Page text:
Hatch chiles – those fleshy, flavorful peppers that are most prized among chile connoisseurs – are back in season. While the season itself is short, now’s the time to start watching for Hatch chile products and events in your local grocery stores. And if you manage to get your hands on some, you’re definitely going to want to make Hatch chile cornbread, which we’ll get to in a minute.
Hatch chiles are grown in the Hatch Valley, just north of Las Cruces in New Mexico. What makes them unique (only chiles grown in this valley are known as Hatch chiles) is that the climate there reaches high daytime temperatures and extremely low nighttime temperatures, resulting in a uniquely flavored pepper that’s easily identifiable to any chile lover. Hatch chiles are prized for their unusually thick flesh, which makes them great for chiles rellenos as well as many other chile dishes. You can add them to sandwiches, soups, salsas, salads, dips, and more. (One recipe from Melissa’s Hatch Chile Cookbook actually calls for ginger ale with Hatch chile ice cubes.)
Hatch chiles come in a variety of heat levels, and you can buy them fresh, roasted, dried, or in powder form. If you start with fresh Hatch chiles, you’ll want to roast them either on an open flame or under the broiler, rotating every two minutes or so, for a total of about 8 minutes. After that you’ll need to let them steam, either in a paper or plastic bag, or in a large pot with a lid. To prepare them, wear gloves (!) and gently peel off the charred skin, stem, and inner seeds and veins. You should be left with the perfectly roasted meaty flesh of the Hatch chile.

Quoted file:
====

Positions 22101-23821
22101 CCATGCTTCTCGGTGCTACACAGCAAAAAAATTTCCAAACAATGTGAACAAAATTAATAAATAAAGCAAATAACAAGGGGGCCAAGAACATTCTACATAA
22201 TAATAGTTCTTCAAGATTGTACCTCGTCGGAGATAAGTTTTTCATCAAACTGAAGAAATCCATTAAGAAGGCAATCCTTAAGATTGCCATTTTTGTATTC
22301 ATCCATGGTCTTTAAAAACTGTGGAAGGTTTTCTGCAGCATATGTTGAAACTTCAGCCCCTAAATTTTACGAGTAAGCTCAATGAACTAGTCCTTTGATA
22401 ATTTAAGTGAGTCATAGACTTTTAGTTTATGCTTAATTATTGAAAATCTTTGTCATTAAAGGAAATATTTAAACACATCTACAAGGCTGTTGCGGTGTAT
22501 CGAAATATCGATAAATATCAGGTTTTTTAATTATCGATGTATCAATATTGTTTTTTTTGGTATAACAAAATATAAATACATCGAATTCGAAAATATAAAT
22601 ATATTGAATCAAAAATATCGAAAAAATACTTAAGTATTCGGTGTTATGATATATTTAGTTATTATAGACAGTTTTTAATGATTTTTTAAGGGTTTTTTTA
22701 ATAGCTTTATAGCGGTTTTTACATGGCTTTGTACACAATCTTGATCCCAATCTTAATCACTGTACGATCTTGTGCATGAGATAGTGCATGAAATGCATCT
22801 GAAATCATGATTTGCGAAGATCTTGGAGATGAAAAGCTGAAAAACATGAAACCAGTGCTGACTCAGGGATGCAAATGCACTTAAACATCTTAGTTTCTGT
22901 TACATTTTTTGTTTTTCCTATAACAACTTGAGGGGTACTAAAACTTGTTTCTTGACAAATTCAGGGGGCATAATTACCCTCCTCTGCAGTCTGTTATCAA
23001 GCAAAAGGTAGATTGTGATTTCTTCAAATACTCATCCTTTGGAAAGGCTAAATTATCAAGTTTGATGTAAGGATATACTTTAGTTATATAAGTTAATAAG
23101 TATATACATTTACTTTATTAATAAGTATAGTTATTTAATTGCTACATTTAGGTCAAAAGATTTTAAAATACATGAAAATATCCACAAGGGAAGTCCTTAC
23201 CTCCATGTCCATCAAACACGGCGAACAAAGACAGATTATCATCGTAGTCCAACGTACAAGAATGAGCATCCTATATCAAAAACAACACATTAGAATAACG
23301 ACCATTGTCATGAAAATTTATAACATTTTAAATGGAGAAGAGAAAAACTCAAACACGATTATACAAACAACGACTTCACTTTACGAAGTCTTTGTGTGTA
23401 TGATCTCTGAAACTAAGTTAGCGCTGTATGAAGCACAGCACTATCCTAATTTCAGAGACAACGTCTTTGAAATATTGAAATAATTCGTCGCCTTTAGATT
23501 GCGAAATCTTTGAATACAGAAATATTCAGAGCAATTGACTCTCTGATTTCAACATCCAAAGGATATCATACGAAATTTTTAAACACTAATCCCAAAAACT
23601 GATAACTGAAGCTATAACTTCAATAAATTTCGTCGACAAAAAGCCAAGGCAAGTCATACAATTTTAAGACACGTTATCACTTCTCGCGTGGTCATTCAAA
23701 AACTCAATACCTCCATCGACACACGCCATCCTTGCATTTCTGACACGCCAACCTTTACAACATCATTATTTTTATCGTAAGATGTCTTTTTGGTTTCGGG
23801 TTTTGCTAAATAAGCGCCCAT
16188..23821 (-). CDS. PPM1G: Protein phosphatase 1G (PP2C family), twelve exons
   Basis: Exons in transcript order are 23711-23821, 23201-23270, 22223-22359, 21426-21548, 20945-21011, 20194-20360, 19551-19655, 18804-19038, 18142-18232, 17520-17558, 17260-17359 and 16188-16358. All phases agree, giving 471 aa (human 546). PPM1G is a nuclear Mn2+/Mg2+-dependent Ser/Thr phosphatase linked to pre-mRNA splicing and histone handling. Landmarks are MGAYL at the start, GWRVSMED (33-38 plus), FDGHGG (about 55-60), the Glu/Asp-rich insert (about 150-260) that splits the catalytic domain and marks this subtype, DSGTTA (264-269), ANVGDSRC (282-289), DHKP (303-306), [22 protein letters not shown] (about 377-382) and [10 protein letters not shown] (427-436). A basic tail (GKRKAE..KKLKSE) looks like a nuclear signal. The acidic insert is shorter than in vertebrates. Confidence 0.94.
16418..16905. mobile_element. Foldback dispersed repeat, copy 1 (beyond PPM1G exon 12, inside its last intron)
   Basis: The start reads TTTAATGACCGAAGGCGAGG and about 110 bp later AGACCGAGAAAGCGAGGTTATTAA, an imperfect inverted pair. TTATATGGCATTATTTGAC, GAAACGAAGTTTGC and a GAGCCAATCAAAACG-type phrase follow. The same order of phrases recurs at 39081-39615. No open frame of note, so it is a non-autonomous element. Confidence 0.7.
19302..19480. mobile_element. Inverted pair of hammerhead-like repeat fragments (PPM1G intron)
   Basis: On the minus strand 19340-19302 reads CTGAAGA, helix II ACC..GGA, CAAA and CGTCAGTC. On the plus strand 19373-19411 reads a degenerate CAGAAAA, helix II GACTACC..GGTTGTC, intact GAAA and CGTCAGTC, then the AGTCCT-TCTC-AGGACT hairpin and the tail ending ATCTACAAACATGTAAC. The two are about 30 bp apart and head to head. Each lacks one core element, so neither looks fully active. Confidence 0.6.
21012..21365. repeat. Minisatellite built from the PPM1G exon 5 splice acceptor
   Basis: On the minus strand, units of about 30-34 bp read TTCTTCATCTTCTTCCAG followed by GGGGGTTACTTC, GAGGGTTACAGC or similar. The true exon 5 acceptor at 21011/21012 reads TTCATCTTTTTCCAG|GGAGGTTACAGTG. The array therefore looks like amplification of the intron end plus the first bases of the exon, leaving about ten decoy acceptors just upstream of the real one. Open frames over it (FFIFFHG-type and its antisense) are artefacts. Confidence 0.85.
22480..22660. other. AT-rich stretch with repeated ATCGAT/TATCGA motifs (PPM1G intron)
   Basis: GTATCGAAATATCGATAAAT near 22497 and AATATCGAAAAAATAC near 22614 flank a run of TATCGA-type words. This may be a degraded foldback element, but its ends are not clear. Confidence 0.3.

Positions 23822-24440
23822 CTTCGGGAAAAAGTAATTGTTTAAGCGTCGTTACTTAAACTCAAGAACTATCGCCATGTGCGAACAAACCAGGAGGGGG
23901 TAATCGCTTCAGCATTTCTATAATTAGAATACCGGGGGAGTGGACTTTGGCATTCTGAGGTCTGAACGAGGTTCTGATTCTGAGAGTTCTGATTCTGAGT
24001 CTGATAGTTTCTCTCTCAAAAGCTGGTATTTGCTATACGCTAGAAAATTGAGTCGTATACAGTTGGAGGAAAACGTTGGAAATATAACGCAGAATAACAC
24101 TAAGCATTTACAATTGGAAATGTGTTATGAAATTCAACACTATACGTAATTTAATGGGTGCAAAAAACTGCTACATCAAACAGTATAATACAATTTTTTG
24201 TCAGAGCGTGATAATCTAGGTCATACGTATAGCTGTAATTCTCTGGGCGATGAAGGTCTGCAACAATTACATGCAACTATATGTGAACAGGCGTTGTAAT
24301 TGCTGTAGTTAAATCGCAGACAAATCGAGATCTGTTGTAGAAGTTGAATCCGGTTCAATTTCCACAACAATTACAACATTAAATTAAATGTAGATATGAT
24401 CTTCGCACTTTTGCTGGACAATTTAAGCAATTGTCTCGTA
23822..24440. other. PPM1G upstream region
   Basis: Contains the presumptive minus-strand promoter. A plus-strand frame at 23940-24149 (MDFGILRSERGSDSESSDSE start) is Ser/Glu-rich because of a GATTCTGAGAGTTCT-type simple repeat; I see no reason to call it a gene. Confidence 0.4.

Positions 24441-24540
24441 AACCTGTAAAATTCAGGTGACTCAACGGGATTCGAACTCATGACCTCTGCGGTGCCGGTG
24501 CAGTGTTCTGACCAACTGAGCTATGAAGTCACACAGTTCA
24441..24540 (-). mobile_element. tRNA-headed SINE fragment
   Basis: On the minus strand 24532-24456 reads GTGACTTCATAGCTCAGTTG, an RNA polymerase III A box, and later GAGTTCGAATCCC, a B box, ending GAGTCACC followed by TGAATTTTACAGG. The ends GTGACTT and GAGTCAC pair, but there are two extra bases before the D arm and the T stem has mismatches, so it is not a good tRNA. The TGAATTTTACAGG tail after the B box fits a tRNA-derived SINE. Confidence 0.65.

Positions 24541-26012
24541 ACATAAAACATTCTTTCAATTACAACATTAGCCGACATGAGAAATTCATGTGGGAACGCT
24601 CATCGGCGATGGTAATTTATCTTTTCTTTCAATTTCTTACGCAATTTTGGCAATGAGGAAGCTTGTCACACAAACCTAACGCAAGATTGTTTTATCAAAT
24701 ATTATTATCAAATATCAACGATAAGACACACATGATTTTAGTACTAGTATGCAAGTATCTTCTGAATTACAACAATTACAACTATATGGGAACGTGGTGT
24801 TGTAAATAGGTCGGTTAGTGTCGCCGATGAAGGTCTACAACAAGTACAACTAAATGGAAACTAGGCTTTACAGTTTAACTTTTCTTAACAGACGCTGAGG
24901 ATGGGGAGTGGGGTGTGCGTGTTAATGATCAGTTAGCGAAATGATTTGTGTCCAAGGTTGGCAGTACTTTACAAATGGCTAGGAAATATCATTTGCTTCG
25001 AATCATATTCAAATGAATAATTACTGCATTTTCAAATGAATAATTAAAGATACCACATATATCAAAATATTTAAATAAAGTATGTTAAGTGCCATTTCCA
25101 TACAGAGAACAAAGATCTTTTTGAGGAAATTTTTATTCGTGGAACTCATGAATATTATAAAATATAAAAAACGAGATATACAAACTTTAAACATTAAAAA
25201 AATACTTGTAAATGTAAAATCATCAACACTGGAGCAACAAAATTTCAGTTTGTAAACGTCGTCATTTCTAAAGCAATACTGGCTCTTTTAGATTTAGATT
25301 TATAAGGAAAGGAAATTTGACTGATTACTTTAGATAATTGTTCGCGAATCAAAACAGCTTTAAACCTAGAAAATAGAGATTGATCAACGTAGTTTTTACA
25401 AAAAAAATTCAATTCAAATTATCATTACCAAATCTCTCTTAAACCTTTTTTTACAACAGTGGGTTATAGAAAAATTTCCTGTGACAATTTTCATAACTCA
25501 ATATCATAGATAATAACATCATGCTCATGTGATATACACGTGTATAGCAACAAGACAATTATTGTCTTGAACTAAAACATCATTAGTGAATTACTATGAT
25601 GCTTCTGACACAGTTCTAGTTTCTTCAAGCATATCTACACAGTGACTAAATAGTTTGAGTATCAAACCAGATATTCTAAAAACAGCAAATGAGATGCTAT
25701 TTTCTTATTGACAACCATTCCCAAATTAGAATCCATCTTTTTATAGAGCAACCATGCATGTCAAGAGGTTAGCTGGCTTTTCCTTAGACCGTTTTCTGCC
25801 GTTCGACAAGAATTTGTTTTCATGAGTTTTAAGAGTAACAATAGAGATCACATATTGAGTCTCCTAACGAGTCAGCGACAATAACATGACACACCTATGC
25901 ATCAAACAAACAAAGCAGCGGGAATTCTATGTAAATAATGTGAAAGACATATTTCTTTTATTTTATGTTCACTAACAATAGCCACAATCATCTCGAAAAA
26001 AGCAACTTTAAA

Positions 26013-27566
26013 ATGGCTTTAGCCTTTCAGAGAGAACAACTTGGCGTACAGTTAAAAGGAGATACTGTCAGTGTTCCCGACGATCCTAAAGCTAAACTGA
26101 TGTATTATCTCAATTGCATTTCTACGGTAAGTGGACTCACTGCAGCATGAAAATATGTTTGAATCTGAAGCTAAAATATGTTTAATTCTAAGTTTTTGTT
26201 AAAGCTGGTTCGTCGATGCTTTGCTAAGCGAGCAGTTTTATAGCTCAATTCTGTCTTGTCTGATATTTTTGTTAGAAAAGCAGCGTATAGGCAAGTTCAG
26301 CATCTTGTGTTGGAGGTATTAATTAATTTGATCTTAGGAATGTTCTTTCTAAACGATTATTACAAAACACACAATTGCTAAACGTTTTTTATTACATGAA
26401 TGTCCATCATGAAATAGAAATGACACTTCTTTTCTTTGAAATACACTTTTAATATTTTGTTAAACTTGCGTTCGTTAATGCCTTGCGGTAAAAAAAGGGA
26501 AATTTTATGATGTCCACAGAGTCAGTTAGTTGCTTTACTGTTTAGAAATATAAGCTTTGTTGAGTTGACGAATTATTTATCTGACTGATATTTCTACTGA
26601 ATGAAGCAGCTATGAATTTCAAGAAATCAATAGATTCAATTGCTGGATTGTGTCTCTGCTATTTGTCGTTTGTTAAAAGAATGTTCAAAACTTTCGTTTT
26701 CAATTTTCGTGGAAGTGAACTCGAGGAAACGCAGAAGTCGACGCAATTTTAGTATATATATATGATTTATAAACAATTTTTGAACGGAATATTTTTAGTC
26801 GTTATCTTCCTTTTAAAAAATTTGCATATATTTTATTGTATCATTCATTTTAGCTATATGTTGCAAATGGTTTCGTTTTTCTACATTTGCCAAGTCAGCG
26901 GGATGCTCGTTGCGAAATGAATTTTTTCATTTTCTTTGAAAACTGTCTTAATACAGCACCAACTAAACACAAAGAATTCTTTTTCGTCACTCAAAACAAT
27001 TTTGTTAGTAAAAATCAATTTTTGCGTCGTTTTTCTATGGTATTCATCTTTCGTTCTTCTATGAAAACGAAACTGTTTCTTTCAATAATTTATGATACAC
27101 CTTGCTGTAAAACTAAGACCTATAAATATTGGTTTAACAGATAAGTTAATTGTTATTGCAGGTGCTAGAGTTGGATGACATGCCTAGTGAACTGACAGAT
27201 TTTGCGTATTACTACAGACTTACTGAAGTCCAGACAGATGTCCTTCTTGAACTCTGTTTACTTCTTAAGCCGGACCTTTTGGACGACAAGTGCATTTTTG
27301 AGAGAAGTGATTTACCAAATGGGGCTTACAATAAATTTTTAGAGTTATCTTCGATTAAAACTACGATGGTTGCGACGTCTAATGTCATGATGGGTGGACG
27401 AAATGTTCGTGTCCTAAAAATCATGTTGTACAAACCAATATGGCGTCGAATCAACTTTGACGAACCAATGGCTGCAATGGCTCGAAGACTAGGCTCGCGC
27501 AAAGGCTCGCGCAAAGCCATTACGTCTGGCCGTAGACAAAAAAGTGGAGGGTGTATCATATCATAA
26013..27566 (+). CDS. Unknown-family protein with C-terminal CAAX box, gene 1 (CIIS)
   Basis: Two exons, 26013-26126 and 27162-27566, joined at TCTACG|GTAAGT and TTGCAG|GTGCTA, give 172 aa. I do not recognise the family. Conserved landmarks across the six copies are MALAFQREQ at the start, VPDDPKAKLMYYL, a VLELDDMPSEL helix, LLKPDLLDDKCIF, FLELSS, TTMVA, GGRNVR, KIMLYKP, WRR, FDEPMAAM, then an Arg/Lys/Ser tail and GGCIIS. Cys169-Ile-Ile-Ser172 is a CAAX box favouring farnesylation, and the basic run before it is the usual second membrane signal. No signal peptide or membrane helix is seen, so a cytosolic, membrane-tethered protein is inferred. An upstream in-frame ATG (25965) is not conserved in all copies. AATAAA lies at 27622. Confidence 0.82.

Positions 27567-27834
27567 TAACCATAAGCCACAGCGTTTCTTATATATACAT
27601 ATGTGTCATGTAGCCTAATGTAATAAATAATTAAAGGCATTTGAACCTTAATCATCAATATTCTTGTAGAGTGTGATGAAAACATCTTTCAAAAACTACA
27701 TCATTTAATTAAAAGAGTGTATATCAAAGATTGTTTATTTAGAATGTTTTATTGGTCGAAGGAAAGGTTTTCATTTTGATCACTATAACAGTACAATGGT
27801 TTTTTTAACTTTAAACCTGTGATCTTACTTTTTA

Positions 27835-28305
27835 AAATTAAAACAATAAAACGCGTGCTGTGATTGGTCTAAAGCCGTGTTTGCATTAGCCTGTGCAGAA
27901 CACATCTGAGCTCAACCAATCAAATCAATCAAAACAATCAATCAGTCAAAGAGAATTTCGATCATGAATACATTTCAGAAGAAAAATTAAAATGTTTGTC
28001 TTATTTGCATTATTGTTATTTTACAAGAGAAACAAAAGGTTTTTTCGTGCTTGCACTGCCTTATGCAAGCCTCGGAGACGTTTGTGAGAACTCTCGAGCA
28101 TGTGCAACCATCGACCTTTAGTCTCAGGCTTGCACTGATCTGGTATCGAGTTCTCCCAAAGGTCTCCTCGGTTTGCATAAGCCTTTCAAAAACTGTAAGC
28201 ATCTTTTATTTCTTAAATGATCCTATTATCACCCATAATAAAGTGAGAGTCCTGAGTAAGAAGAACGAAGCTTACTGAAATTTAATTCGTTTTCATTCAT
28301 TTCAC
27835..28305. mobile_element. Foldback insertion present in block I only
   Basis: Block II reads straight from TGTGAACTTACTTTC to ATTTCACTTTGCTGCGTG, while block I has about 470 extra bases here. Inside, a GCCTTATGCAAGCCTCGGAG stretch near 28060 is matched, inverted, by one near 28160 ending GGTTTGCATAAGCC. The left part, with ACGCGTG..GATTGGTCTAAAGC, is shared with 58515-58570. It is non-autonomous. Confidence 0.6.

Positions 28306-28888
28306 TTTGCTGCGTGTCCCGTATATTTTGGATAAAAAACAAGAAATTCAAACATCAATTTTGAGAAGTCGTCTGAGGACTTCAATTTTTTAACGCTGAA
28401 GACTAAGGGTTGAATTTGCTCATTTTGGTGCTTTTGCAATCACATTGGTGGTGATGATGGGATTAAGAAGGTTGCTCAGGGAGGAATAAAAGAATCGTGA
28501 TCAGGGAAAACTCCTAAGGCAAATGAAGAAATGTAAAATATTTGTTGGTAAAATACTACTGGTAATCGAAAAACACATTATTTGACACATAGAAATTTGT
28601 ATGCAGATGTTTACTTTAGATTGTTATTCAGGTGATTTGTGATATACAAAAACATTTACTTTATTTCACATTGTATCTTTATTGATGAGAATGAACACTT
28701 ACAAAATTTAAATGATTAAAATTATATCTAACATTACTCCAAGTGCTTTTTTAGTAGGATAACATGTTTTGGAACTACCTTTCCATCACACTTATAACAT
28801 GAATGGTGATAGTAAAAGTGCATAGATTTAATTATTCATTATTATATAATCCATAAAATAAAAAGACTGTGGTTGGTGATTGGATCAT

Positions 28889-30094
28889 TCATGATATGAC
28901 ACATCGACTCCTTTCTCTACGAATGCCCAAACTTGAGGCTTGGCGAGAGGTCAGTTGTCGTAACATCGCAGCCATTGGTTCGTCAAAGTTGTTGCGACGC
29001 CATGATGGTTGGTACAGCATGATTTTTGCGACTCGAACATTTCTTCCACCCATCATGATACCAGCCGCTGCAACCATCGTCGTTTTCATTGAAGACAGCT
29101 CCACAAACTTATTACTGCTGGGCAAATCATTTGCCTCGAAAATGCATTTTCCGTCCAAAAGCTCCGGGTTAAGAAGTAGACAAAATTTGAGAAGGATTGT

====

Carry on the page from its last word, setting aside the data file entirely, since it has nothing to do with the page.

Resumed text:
If this all seems too complicated, consider stopping by a local Hatch chile roasting event. At these popular events, usually held at supermarkets, you can watch the chiles get roasted in a giant industrial roaster, and you can sample and purchase a variety of Hatch chile products.
Now… on to the eatin’… When we took a look through the Melissa’s Hatch Chile Cookbook, the one recipe that the kids immediately latched on to was Hatch Chile Cornbread. This cornbread is sweet, smoky, and just slightly spicy – and it has the perfect amount of “heft” to pair with just about any main course.
- Vegetable oil or cooking spray
- 1 cup all-purpose flour
- ¾ cup cornmeal
- 3 T. granulated sugar
- 2½ tsp. baking powder
- ¼ tsp. salt
- 2 large eggs, beaten
- 1 cup whole milk
- ¼ cup vegetable oil or melted butter
- ½ cup shredded cheddar cheese
- ½ cup roasted, peeled, stemmed, seeded, and chopped Hatch chiles
- Preheat the oven to 400 degrees. Grease a square 9"x9"x1.5" or 8"x8"x2" baking pan.
- In a large bowl, whisk together the flour, cornmeal, sugar, baking powder, and salt. In a separate bowl, combine the eggs, milk, and oil. Add the egg mixture all at once to the flour mixture. Stir until just moistened (do not overmix). Fold in the cheese and the chiles. Pour the batter into the prepared pan and bake for 15 to 20 minutes, or until a wooden toothpick inserted in the center comes out clean.
- Let the cornbread cool slightly before cutting it into wedges or squares. Serve warm.
While we visited a Hatch chile roasting, we also sampled Hatch chile salsa, BBQ ribs, chicken fajitas, tortillas, potato salad, guacamole, mac and cheese, chocolate chip cookies (yes, cookies!) and more. It seems that you can add Hatch chiles to just about anything and enjoy that spicy smoky flavor. For a few more Hatch chile recipes from Jolly Tomato, see Hatch Chile-Coriander Popcorn, “Hatched” Potatoes with Hatch Chiles, or Hatch Chile Pinwheels.
Bonus to anyone who has read through this far: I have a Hatch Chile Cookbook to give away! Who wants it? Leave me a note in the comments below and I’ll choose a random winner from the commenters.
Blogger disclosure: Melissa’s gave me a cookbook and several Hatch chile products to sample. I purchased the rest of the products on my own because they were delicious. I did not receive compensation for this post. All opinions expressed are my own.